Sophora affinis Torr. & Gr.

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Credits

Article from Bean's Trees and Shrubs Hardy in the British Isles

Recommended citation
'Sophora affinis' from the website Trees and Shrubs Online (treesandshrubsonline.org/articles/sophora/sophora-affinis/). Accessed 2020-01-26.

Genus

Glossary

calyx
(pl. calyces) Outer whorl of the perianth. Composed of several sepals.
Extinct
IUCN Red List conservation category: ‘there is no reasonable doubt that the last individual [of taxon] has died’.
globose
globularSpherical or globe-shaped.
imparipinnate
Odd-pinnate; (of a compound leaf) with a central rachis and an uneven number of leaflets due to the presence of a terminal leaflet. (Cf. paripinnate.)

References

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Credits

Article from Bean's Trees and Shrubs Hardy in the British Isles

Recommended citation
'Sophora affinis' from the website Trees and Shrubs Online (treesandshrubsonline.org/articles/sophora/sophora-affinis/). Accessed 2020-01-26.

A deciduous, round-headed tree up to 20 ft high, with a trunk 8 to 10 in. in diameter; young shoots slightly downy. Leaves pinnate, 6 to 9 in. long, with thirteen to nineteen leaflets which are oval, tapering about equally towards both ends, shortly stalked, 1 to 112 in. long, about 12 in. wide, slightly downy beneath when young. Flowers in slender downy racemes 3 to 6 in. long, produced in June in the leaf-axils of the new growths, white tinged with rose, 12 in. or rather more long. Calyx downy, bell-shaped, with broad, shallow triangular teeth. Pods 112 to 3 in. long, black, downy, persisting long on the tree. By the constrictions of the pod, each seed has its own oval or globose compartment, the inner wall of which is fleshy; the pod rather suggests a string of three or four beads.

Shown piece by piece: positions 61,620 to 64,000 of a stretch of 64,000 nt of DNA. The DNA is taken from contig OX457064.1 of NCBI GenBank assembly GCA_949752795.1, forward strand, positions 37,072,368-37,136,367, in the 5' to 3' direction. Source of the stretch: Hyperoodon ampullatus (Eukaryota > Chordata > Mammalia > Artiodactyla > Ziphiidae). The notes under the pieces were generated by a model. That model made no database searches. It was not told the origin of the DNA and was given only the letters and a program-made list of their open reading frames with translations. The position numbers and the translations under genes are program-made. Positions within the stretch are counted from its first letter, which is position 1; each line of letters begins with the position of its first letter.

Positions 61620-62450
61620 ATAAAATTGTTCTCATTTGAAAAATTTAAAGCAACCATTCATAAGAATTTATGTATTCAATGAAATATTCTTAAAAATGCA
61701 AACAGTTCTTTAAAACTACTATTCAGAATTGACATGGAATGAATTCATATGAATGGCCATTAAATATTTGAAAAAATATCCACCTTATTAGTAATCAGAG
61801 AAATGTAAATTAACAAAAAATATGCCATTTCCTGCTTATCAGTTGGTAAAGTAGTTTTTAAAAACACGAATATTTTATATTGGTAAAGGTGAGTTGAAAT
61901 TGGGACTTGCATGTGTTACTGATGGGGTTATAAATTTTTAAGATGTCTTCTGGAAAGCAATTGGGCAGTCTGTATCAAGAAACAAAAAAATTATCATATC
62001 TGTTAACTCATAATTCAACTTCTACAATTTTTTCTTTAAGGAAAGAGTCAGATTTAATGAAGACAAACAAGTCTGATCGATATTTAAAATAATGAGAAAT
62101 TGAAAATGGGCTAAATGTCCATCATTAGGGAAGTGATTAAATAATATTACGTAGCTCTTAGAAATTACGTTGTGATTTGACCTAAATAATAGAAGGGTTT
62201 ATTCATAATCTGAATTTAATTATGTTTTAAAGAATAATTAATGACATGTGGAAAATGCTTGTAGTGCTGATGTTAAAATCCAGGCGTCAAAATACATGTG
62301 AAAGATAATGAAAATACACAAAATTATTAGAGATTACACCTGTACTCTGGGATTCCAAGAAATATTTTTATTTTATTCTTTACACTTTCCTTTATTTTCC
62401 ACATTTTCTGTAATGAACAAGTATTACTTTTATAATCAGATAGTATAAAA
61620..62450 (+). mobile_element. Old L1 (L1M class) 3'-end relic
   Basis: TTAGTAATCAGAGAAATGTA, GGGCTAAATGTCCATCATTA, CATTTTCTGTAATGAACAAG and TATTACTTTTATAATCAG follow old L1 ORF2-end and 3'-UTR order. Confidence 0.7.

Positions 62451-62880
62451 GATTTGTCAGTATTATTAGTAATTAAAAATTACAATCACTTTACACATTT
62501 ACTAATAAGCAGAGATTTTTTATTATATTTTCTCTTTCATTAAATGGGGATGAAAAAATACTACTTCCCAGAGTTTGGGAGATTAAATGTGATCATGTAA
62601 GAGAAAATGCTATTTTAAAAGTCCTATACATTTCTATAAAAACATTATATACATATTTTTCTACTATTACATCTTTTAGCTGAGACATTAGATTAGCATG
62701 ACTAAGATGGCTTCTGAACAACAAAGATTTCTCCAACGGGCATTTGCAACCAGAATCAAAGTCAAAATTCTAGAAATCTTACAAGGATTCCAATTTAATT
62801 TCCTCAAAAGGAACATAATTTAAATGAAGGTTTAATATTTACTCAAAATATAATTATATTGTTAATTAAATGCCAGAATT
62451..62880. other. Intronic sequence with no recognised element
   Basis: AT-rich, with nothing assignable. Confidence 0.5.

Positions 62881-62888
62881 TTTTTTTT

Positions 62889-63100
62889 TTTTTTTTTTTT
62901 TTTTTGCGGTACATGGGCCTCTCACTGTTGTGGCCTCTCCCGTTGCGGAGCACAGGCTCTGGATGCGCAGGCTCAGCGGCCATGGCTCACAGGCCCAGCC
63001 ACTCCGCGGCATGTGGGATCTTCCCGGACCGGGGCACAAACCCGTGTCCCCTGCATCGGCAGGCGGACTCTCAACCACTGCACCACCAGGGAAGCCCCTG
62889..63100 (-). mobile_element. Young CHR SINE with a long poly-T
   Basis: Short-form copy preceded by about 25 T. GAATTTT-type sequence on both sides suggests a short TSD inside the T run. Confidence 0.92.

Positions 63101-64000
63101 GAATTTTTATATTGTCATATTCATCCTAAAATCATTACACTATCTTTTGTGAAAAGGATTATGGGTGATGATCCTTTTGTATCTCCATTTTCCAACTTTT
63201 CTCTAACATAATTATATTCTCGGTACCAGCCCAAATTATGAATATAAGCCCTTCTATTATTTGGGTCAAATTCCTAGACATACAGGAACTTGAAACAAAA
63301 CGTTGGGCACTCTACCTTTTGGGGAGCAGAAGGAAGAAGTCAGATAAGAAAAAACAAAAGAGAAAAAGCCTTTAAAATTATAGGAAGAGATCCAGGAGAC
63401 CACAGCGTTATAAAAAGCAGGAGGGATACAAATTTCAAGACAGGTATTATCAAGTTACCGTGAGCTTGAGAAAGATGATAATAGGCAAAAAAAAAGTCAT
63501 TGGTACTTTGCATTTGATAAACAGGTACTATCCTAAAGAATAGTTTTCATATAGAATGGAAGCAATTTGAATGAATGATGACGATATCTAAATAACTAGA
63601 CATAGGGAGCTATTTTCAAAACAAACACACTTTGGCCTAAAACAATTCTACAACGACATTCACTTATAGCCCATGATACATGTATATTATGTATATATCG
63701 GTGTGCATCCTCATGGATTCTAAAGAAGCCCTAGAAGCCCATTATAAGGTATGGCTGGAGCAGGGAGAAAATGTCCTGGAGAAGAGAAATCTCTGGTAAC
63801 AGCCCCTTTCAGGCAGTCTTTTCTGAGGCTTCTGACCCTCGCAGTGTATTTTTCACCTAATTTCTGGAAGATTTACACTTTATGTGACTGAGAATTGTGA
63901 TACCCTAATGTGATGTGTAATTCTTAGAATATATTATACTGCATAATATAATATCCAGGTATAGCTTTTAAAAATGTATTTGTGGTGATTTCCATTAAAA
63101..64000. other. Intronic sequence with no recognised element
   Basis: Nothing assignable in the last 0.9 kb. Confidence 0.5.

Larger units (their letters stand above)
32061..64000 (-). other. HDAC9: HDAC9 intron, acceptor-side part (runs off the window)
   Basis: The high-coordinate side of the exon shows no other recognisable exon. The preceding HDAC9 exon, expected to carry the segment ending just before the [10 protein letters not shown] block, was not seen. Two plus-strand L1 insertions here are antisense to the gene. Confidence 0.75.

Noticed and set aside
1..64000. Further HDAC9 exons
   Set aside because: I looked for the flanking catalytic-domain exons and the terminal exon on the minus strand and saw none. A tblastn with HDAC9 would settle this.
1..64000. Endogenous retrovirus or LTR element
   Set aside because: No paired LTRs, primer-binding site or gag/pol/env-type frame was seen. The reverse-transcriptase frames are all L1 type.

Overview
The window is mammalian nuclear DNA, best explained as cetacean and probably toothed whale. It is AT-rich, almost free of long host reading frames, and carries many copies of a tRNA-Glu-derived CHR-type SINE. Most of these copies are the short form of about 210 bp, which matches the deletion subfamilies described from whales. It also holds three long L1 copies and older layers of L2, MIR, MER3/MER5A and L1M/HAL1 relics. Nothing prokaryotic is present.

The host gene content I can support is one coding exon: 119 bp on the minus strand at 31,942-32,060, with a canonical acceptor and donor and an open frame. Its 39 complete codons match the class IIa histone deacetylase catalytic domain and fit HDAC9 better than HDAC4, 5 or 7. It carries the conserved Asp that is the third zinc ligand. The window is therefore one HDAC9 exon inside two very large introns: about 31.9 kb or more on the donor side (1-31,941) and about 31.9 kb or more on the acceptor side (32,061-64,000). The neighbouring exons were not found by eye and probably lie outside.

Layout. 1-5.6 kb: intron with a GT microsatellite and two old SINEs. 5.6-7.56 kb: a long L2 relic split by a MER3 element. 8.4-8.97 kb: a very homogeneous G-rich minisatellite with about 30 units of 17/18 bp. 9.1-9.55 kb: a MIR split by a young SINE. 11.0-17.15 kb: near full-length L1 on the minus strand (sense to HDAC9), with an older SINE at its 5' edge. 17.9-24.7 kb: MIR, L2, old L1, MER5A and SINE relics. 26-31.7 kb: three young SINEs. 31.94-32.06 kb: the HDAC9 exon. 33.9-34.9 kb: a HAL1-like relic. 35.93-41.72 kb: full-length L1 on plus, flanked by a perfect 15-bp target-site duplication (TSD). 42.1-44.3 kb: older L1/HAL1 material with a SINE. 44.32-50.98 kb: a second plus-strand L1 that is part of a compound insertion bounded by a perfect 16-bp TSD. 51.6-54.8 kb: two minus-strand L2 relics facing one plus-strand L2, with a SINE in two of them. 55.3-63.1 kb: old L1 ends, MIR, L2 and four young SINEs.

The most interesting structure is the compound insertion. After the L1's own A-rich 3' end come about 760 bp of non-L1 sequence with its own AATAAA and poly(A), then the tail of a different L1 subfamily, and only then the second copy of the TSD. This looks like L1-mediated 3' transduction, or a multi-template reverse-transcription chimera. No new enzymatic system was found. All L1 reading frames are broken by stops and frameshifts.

Native of Texas and Arkansas, often on limestone hills; discovered in Texas in 1821; introduced to cultivation in 1890. Sargent observes that a domestic ink is sometimes made from the resinous exudations of the black fruits. In leaf this sophora resembles S. japonica, but that species is very distinct in having terminal, autumnal flower panicles. S. affinis would probably succeed best on the south or east coast, where it should make a pleasing small tree. After being probably extinct in British gardens it is again available in commerce (1978).

From the Supplement (Vol. V)

This uncommon American species is represented at Kew and in the Hillier Arboretum, Ampfield, Hants.


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